- 1. Committing to a specific decluttering strategy
- 2. Decluttering by category
- 3. Prioritizing ‘getting rid’ over sustainable solutions
- 4. Only keeping items that ‘spark joy’
- 5. Taking minimalism to the extreme
- 6. Big (but infrequent) decluttering sessions
- 7. Decluttering and organizing at the same time
- 8. Hanging onto ‘undecided’ items
- 9. Buying storage ahead of time
- 10. Overlooking digital clutter
With minimalist living more popular than ever, decluttering has never held so much value in our homes. From ruthless clearouts to structured strategies, there are all manner of methods, all with the same promise – to make our homes feel bigger, brighter, and generally better to be in – but which decluttering trends are truly upholding?
With so many decluttering tips and home organizing ideas to choose from, it makes sense to turn to trends for guidance. You only have to glance at Instagram and TikTok to see that most will yield clutter-free results, it’s true. However, don’t be swayed solely by those ‘inspiring’ before and after pictures – the process itself is just as important.
With that in mind, we’ve put together a few of the decluttering trends we’ve fallen out of love within 2023, as well as a few alternatives you might want to try instead.
Decluttering trends we’ve fallen out of love with
Decluttering is very much a personal process – it’s your home and your belongings. Some may find it harder than others, preferring a more gentle approach to a more ruthless one, and vice versa. With that in mind, it’s worth pointing out that while we may have fallen out of love with these decluttering trends, it doesn’t mean you have to. If they work for you, that’s great.
However, if you find yourself agreeing with a lot of what we’re saying, it’s definitely worth checking out the organizing trends we’ve fallen out of love with, too.
1. Committing to a specific decluttering strategy
While implementing a strategy can certainly help, people are starting to realize that there is no ‘one size fits all’ method when it comes to effective decluttering – what suits one person may not suit another. With that in mind, experts are now recommending a more intuitive approach.
Rather than assigning yourself to one in particular, try using a mix of strategies that work for you. If you’re after quick results but looking to avoid declutter regret, you could try the one-bag-a-day decluttering method, but create your own timeline, for example. The trick is to be flexible, not flakey… make your own rules, sure, but stick to them!
2. Decluttering by category
Decluttering by category (as opposed to room-by-room) was made popular by professional organizer Marie Kondo, and is arguably one of the most well-known methods out there. While there’s no denying it’s an effective way of making good progress through specific areas of the home (paperwork, clothing, books, etc) having to pull together relevant items from all over the house are pretty time-consuming.
‘Instead of focusing on specific categories, experts are now recommending a more holistic approach to decluttering, looking at the house as a whole and trying to find effective ways to reduce clutter across all areas of your home and lifestyle, not just a few at a time’, says Millie Hurst, section editor at Homes & Gardens.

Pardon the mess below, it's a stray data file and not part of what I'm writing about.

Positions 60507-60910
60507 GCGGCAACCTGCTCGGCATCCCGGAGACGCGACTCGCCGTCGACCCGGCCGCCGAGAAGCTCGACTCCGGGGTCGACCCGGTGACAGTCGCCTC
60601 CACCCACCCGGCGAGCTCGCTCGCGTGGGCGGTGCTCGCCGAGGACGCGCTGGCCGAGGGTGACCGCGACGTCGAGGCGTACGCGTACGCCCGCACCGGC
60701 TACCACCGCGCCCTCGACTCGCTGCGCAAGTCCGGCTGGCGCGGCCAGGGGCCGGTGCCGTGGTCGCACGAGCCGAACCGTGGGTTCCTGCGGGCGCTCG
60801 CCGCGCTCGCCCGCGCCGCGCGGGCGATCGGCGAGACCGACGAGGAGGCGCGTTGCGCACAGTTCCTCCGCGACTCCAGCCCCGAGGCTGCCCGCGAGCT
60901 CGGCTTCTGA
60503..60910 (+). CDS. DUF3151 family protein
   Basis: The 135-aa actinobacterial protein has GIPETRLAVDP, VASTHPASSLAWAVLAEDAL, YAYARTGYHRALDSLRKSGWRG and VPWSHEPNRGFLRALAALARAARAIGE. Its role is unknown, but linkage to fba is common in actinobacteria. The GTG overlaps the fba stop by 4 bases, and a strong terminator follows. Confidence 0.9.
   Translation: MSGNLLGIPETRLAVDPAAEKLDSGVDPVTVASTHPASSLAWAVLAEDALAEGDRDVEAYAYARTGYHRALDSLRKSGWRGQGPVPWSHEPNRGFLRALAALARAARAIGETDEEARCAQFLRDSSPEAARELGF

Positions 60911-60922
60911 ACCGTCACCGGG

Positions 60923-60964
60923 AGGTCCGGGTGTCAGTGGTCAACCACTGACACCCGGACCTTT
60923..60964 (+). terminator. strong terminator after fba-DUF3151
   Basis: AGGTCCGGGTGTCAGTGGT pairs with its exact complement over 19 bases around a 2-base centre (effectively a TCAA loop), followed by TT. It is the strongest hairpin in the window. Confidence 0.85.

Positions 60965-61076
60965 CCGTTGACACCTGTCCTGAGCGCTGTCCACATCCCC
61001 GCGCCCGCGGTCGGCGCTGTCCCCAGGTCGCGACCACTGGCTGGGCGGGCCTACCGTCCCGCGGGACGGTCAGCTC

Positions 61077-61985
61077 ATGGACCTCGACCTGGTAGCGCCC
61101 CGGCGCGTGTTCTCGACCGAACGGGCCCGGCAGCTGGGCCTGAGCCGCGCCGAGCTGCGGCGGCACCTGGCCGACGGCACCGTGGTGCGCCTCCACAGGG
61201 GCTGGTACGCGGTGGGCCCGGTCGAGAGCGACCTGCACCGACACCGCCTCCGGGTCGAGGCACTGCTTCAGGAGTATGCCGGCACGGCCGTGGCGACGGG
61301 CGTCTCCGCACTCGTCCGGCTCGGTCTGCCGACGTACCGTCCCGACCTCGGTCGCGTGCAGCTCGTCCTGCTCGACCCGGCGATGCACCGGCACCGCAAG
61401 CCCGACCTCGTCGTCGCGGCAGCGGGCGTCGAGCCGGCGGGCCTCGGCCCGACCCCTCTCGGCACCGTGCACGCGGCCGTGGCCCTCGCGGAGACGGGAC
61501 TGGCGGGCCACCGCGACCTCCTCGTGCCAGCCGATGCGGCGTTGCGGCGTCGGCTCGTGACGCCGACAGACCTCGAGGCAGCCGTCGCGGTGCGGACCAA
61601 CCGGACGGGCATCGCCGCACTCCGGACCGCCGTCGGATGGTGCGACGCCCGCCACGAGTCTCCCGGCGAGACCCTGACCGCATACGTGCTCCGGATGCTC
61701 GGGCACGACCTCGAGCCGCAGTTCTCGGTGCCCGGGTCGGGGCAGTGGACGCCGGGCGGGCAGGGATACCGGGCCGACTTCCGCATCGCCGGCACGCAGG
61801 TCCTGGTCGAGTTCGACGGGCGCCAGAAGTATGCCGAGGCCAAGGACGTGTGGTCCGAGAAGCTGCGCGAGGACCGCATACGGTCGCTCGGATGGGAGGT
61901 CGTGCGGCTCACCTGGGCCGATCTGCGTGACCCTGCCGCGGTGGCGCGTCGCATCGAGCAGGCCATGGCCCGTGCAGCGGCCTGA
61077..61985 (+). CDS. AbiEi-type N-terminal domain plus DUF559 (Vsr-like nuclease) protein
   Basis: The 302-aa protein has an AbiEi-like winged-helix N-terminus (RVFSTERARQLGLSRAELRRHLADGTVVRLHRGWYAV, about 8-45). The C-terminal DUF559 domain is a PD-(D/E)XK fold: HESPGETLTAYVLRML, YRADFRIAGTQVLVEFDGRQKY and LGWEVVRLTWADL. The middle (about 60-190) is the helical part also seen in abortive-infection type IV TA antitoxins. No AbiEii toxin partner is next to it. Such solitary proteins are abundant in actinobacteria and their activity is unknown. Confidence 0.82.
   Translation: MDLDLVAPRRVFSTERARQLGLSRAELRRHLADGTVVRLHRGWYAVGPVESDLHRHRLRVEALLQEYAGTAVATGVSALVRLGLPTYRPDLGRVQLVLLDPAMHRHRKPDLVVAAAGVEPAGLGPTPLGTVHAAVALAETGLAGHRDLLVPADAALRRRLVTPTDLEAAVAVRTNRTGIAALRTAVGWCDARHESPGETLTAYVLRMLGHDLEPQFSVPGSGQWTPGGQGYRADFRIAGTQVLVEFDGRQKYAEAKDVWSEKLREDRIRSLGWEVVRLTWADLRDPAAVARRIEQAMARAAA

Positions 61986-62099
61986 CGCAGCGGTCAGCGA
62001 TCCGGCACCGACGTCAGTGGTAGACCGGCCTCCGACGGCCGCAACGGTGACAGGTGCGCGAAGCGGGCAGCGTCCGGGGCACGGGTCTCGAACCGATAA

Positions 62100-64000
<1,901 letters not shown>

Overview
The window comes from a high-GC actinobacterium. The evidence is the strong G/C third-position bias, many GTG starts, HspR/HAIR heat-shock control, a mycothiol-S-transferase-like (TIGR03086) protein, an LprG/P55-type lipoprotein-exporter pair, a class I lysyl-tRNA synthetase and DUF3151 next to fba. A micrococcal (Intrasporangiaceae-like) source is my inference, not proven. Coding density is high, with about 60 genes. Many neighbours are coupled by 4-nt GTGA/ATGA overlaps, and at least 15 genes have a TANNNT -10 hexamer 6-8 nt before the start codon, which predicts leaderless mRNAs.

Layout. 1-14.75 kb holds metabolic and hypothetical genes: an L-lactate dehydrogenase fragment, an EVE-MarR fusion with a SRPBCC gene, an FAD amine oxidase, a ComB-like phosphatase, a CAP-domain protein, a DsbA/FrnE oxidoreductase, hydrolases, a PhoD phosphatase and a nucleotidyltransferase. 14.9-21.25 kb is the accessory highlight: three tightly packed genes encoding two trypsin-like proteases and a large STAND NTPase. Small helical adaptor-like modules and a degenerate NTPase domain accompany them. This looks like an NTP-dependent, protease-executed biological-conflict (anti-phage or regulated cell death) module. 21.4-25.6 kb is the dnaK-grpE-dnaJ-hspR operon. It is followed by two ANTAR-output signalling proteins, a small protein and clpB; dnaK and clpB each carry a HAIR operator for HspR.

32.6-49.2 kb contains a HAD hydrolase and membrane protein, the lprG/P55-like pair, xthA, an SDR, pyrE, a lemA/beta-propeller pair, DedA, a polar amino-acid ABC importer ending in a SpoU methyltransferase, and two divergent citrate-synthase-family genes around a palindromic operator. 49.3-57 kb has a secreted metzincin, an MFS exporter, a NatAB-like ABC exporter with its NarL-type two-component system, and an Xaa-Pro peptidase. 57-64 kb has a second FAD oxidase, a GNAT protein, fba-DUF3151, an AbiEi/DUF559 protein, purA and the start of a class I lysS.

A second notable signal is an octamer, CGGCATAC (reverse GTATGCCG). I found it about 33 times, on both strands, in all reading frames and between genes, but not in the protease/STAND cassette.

Millie Hurst is Section Editor at Homes & Gardens, overseeing the Solved section, which provides readers with practical advice for their homes. Millie has written about and tried out countless cleaning and DIY hacks in the six years since she became a journalist, and has worked in both London and New York.
3. Prioritizing ‘getting rid’ over sustainable solutions
Up until recently, most methods instructed you to get rid of your decluttered items as quickly as possible – the longer you leave them hanging around, the more likely you are to change your mind. While this does make sense, hauling it all down to the tip isn’t the most environmentally-friendly thing to do. Now, people are focusing not just on what they’re getting rid of, but on how they’re getting rid of it, as well.
‘With excessive waste at the forefront of people’s minds, we’ve noticed a growing interest in sustainable and eco-friendly decluttering. This might involve repurposing or upcycling items, donating to thrift stores or community organizations, or participating in other sharing initiatives,' says Jennifer Rodriguez, chief hygiene officer at Prohousekeepers.
4. Only keeping items that ‘spark joy’
When decluttering ask yourself, ‘does it spark joy?’... If not, get rid. Initially popular, this seemingly ‘clear-cut’ decluttering tactic isn’t quite what it seems. While it has its place in certain areas of the home, when organizing clothes perhaps, it’s not quite so effective in others where practicality is prime – such as when organizing a kitchen. Does a vegetable peeler ever really spark joy? We’d say no. But does it deserve a spot in your kitchen drawer? Absolutely.
‘For a more practical approach, focus on how your items are serving you. First ask the question, "What role does this play in my home/life?" (which could be functional or aesthetic) and then, "Is it fulfilling its role?". Consider how often you use the item or if you own something else that serves you better in that role,' advises Verena Erin Polowy of My Green Closet.
Verena Erin Polowy is a Canadian sustainable fashion influencer currently based in Edmonton, Alberta. For over 10 years Erin has been learning about sustainable and ethical fashion. She has a deep passion for slow fashion, supporting designers and brands who are making sustainable changes in the industry, and helping others learn how their clothes are made and how to both shop and live more consciously.
5. Taking minimalism to the extreme